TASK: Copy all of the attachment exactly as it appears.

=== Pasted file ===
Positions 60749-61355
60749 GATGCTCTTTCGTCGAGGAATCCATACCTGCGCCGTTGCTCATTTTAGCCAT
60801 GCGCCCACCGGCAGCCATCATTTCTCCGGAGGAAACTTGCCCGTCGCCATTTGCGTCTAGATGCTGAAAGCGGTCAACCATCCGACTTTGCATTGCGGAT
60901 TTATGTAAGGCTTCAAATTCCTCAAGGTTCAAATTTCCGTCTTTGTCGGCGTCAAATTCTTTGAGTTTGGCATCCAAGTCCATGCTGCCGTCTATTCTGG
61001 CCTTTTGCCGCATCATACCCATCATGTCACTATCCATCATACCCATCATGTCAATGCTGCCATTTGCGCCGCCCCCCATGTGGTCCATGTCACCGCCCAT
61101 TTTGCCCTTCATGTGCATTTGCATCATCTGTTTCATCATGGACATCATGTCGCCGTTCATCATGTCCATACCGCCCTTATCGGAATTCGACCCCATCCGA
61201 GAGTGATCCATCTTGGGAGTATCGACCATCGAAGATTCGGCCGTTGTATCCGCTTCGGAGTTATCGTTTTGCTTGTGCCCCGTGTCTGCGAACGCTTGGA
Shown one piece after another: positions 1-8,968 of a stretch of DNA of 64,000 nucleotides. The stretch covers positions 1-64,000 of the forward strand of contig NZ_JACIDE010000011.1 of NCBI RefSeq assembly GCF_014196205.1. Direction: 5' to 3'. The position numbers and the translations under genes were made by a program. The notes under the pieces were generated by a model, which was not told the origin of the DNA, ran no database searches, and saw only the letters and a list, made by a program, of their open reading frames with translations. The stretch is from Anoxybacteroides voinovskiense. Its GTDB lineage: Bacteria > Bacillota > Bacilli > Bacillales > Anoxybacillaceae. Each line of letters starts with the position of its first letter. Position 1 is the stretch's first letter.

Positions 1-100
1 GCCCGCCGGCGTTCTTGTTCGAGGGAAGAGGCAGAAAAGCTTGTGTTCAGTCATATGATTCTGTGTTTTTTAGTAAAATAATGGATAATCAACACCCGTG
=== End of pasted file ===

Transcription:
Positions 60749-61355
60749 GATGCTCTTTCGTCGAGGAATCCATACCTGCGCCGTTGCTCATTTTAGCCAT
60801 GCGCCCACCGGCAGCCATCATTTCTCCGGAGGAAACTTGCCCGTCGCCATTTGCGTCTAGATGCTGAAAGCGGTCAACCATCCGACTTTGCATTGCGGAT
60901 TTATGTAAGGCTTCAAATTCCTCAAGGTTCAAATTTCCGTCTTTGTCGGCGTCAAATTCTTTGAGTTTGGCATCCAAGTCCATGCTGCCGTCTATTCTGG
61001 CCTTTTGCCGCATCATACCCATCATGTCACTATCCATCATACCCATCATGTCAATGCTGCCATTTGCGCCGCCCCCCATGTGGTCCATGTCACCGCCCAT
61101 TTTGCCCTTCATGTGCATTTGCATCATCTGTTTCATCATGGACATCATGTCGCCGTTCATCATGTCCATACCGCCCTTATCGGAATTCGACCCCATCCGA
61201 GAGTGATCCATCTTGGGAGTATCGACCATCGAAGATTCGGCCGTTGTATCCGCTTCGGAGTTATCGTTTTGCTTGTGCCCCGTGTCTGCGAACGCTTGGA
Shown one piece after another: positions 1-8,968 of a stretch of DNA of 64,000 nucleotides. The stretch covers positions 1-64,000 of the forward strand of contig NZ_JACIDE010000011.1 of NCBI RefSeq assembly GCF_014196205.1. Direction: 5' to 3'. The position numbers and the translations under genes were made by a program. The notes under the pieces were generated by a model, which was not told the origin of the DNA, ran no database searches, and saw only the letters and a list, made by a program, of their open reading frames with translations. The stretch is from Anoxybacteroides voinovskiense. Its GTDB lineage: Bacteria > Bacillota > Bacilli > Bacillales > Anoxybacillaceae. Each line of letters starts with the position of its first letter. Position 1 is the stretch's first letter.

Positions 1-100
1 GCCCGCCGGCGTTCTTGTTCGAGGGAAGAGGCAGAAAAGCTTGTGTTCAGTCATATGATTCTGTGTTTTTTAGTAAAATAATGGATAATCAACACCCGTG